5. The Americans (FX) Part historical drama, part spy thriller, part family series — entirely brilliant. In its second remarkable season, The Americans deepened its saga about two longtime KGB agents embedded in Reagan-era Washington, D.C. Perhaps the most interesting figure to emerge this season played only a cameo role in the pilot: Elizabeth and Phillip’s teenage daughter, Paige (Holly Taylor). She’s suspicious of her parents (like all teenagers), defying them by flirting with Christianity (not unlike Grace in The Good Wife), and a possible target of recruitment a la Jared, the ill-fated son of their colleagues.

Zach Woods, Christopher Evan Welch, and Thomas Middleditch in 'Silicon Valley'
Zach Woods, Christopher Evan Welch, and Thomas Middleditch in ‘Silicon Valley’

6. Silicon Valley (HBO) The tech boom has long been ripe for dramatization, and it gets a savvy and sympathetic depiction in Silicon Valley. Yes, the hero coders hoping to strike it big with Pied Piper are a bunch of nerds — but unlike the guys on The Big Bang Theory, their antisocial awkwardness isn’t merely played for laughs. And the show is never more funny than when it reveals the shortcomings of technology: when Zach Woods’ Jonah gets stuck in a driverless car or when the late, great Christopher Evan Welch’s tech tycoon has an epic fail on an attempted holographic phone call.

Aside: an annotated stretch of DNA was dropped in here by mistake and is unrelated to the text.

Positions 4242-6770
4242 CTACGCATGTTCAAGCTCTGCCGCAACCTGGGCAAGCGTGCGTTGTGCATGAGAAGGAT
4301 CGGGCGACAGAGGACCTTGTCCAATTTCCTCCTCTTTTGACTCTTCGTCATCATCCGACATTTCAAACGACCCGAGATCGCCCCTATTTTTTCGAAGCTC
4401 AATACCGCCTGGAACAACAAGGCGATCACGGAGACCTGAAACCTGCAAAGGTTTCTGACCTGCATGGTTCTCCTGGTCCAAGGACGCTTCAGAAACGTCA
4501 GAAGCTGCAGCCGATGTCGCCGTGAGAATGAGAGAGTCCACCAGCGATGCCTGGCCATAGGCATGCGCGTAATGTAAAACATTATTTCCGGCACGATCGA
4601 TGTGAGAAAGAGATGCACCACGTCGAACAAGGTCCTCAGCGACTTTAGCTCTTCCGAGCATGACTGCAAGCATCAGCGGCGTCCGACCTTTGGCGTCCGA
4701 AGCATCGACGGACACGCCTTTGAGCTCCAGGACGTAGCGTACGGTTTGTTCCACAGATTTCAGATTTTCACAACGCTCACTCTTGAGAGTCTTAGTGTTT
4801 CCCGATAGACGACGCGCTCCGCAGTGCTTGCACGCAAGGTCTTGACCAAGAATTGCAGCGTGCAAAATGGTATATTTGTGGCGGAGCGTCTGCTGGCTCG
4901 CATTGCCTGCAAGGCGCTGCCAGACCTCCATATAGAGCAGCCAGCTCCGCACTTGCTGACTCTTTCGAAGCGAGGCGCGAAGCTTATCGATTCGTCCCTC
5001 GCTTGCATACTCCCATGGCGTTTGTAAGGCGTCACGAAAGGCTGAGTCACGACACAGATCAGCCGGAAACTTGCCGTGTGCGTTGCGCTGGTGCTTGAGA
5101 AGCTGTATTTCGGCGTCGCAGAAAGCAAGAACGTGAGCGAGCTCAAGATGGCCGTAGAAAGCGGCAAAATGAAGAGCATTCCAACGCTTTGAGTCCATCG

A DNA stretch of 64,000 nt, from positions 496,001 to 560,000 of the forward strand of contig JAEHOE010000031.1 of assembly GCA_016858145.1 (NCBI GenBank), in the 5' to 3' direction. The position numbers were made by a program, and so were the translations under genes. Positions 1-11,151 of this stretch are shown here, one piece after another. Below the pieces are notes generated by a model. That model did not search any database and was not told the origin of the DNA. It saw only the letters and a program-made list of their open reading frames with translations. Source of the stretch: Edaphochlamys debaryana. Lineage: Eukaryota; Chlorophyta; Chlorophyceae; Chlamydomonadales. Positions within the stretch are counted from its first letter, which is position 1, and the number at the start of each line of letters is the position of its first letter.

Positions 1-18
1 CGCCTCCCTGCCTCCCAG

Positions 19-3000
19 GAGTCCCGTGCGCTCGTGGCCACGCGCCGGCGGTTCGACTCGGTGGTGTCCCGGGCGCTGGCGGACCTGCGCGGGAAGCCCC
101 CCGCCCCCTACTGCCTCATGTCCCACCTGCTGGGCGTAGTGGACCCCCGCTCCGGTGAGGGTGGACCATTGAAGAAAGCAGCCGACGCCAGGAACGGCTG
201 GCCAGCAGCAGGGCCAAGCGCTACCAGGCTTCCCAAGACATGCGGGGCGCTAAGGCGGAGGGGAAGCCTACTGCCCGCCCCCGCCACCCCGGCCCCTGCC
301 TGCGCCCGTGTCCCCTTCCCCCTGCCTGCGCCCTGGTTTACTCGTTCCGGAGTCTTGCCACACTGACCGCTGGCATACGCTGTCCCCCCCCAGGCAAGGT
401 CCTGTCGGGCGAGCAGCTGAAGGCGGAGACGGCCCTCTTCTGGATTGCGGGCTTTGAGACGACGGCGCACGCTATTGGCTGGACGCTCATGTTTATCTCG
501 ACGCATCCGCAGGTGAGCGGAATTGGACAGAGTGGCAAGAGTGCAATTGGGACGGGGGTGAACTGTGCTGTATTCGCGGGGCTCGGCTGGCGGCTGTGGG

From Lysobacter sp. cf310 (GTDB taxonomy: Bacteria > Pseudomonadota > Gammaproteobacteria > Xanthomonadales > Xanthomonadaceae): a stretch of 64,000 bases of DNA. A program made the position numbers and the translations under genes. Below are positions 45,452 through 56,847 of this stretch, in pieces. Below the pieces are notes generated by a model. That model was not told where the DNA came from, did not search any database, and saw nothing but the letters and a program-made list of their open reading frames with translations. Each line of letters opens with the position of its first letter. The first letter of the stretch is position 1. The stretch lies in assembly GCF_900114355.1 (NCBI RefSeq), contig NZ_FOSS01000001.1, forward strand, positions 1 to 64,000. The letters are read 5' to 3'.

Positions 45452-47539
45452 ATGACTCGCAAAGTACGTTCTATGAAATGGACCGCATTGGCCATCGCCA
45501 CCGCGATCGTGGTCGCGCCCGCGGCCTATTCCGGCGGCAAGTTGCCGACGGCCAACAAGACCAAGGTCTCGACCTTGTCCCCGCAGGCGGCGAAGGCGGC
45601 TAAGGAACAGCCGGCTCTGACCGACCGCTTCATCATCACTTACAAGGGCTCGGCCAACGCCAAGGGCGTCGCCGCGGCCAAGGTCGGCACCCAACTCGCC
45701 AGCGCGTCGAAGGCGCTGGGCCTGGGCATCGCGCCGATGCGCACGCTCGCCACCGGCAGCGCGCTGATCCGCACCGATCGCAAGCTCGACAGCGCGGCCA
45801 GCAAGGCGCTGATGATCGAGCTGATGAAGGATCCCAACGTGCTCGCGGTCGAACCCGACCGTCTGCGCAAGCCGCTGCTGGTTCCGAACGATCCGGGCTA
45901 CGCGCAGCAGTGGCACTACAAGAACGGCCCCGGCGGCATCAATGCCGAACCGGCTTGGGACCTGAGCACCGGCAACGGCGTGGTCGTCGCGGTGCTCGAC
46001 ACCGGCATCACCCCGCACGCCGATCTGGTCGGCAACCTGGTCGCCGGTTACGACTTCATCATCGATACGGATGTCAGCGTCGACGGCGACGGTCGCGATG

7. Louie (FX) “Do you know the meanest thing you can say to a fat girl? ‘You’re not fat.'” Guest star Sarah Baker’s Riverside Park speech to Louie was the most brilliant commentary on body image in recent memory. (How is it that a not-exactly-svelte guy like Louie can still be considered a leading man, but he has to be goaded into even holding hands with a comparably proportioned woman with whom he hits it off conversationally and intellectually?) That wasn’t the only highlight of the season: After catching his daughter experimenting with weed, he spun off several clear-eyed flashback episodes about his days as a teenage stoner.